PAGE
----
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Hours of Service (HOS) Regulations

December 6, 2023

When do the hours of service regulations apply? From September, it will become easier for the trucker with updated HOS Rules!

Short-haul exception, sleeper berth provision during hours of service, 30-minute break requirement after hours of service, adverse driving conditions exception, etc. – has changed since the end of September 2020.

In this article, we want to dwell in more detail on the main reform issues from the FMCSA, which are already changing the lives of truckers, dispatchers, fleet owners, and their clients for the better.

Short-Haul Exception (150 air-mile)

Some years ago, CDL drivers were limited to 100 air miles for the short-haul exception. The short-haul exception now applies to driving within a 150 air-mile radius. If truck drivers’ maximum HOS were only 12 hours, now it has been increased to a 14-hour rule. (8 2 split formula we will discuss later.) This time is easy to calculate: you buy ELD devices for your fleet and then look at all the indicators in the elog. The electronic logbook of the ELD service will explain the nuances.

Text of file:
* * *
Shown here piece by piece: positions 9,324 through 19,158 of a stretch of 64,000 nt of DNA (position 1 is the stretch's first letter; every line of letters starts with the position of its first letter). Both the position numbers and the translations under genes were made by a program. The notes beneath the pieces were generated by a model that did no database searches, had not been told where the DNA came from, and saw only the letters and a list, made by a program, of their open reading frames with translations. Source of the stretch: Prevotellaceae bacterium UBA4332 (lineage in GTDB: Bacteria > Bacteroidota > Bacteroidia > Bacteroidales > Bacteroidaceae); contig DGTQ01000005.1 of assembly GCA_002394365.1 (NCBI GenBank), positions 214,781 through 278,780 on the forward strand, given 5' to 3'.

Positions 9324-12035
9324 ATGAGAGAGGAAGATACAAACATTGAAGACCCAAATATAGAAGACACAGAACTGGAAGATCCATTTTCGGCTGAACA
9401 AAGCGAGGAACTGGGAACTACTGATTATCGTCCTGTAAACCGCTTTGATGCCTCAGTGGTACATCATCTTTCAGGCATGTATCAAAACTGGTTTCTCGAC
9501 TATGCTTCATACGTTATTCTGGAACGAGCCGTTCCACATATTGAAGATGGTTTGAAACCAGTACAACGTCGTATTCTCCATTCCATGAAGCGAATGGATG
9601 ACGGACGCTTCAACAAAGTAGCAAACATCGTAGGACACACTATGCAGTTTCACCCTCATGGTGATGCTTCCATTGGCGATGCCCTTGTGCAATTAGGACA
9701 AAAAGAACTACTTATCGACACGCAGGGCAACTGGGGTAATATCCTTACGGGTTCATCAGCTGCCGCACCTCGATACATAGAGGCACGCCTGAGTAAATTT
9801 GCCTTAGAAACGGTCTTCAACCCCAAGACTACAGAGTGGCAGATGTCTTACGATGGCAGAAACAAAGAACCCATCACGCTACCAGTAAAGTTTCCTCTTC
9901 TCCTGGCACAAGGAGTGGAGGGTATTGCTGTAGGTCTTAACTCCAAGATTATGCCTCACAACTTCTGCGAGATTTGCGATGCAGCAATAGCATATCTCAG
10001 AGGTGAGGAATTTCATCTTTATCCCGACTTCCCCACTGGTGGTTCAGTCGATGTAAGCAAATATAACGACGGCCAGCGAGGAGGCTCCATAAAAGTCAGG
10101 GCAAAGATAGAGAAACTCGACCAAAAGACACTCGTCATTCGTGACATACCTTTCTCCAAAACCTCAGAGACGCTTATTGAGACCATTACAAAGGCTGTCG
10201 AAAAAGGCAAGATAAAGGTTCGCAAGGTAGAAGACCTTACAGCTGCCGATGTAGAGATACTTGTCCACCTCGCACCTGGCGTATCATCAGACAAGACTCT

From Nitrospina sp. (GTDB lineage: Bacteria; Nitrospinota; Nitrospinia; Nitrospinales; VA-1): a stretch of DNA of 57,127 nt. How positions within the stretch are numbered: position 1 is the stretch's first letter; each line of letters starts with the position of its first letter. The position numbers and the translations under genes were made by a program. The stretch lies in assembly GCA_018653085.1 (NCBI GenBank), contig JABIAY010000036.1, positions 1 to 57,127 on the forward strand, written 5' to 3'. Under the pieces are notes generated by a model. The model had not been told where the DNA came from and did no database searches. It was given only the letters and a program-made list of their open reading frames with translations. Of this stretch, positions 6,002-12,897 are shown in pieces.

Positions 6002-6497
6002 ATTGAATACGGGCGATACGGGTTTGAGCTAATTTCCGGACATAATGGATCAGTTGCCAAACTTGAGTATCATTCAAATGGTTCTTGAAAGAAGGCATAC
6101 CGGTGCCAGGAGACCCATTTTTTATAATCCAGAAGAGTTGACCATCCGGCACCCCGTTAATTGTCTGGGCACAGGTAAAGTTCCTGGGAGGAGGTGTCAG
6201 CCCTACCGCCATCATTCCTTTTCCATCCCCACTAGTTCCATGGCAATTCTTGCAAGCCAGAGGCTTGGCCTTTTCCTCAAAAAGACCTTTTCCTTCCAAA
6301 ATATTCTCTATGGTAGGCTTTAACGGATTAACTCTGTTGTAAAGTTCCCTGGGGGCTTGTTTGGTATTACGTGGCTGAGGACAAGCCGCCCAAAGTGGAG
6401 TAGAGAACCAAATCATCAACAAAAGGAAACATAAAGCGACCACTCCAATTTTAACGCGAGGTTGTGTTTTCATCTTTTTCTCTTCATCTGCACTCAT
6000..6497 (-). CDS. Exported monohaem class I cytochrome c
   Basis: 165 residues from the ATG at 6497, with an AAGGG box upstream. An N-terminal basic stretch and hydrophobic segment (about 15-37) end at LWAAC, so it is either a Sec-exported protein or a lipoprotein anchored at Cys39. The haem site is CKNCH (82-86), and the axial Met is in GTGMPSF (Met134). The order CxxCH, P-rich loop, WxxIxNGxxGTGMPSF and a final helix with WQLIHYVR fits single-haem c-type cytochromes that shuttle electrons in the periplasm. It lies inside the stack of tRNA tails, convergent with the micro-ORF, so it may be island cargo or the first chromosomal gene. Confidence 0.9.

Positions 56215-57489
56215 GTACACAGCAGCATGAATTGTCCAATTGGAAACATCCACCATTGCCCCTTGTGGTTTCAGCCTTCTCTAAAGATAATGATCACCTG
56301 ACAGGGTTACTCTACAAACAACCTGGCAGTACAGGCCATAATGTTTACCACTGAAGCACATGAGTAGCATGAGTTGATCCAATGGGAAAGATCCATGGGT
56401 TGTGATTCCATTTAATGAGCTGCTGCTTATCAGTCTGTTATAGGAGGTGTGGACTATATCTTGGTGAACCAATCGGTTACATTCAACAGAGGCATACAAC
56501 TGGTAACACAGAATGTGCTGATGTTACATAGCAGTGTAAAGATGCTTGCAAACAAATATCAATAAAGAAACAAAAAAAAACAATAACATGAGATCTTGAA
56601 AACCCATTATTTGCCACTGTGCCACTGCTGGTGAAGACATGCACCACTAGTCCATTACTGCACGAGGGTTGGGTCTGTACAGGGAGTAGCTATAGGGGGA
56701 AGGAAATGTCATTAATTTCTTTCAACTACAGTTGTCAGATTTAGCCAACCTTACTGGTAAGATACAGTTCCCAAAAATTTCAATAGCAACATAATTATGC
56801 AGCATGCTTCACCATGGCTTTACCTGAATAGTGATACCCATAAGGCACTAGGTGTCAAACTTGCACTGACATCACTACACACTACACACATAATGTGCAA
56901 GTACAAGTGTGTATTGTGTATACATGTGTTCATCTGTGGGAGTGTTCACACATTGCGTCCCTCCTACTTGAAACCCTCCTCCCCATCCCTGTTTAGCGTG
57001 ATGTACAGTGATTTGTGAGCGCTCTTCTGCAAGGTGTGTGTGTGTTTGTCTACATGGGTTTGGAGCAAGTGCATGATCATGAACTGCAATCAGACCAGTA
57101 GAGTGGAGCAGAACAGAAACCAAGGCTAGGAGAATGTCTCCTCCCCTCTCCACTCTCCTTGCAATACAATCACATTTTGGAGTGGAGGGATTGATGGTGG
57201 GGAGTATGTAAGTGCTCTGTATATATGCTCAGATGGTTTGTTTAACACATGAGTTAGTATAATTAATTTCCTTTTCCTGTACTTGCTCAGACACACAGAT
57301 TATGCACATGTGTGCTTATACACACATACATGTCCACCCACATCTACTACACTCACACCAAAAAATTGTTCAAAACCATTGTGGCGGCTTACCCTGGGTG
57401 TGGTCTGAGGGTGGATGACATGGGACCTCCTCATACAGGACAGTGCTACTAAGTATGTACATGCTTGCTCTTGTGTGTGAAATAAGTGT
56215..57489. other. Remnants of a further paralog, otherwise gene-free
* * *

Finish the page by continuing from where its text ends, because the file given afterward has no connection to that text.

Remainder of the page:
You must know about the short-haul exemption for the hours of service of non-CDL truckers who return home at the end of their work and operate within 150 miles of the top garage.

Performers of truck’s HOS mustn’t operate after 16 hours of service on duty on two days of any period of the whole week. They also prohibited working with any CDL vehicle and driving after fourteen hours on duty on half-dozen (five) days of any period of 168 consecutive hours.

What about the adverse driving conditions exception? It allows drivers with split sleeper berth trucks to extend the maximum DOT hours of service by up to 120 minutes. So truckers with 14 hours of service can use this rule to finish their HOS in the 16 hours time range. Earlier, truckers could try such exceptions to operate beyond their maximum hours of service. Now they can drive safely to avoid any incidents.

Electronic logging device solutions are the leading way to prevent hours of service violations. These are intuitive, reliable ELD device compliance gadgets.

Sleeper Berth Provision during Hours of Service (HOS)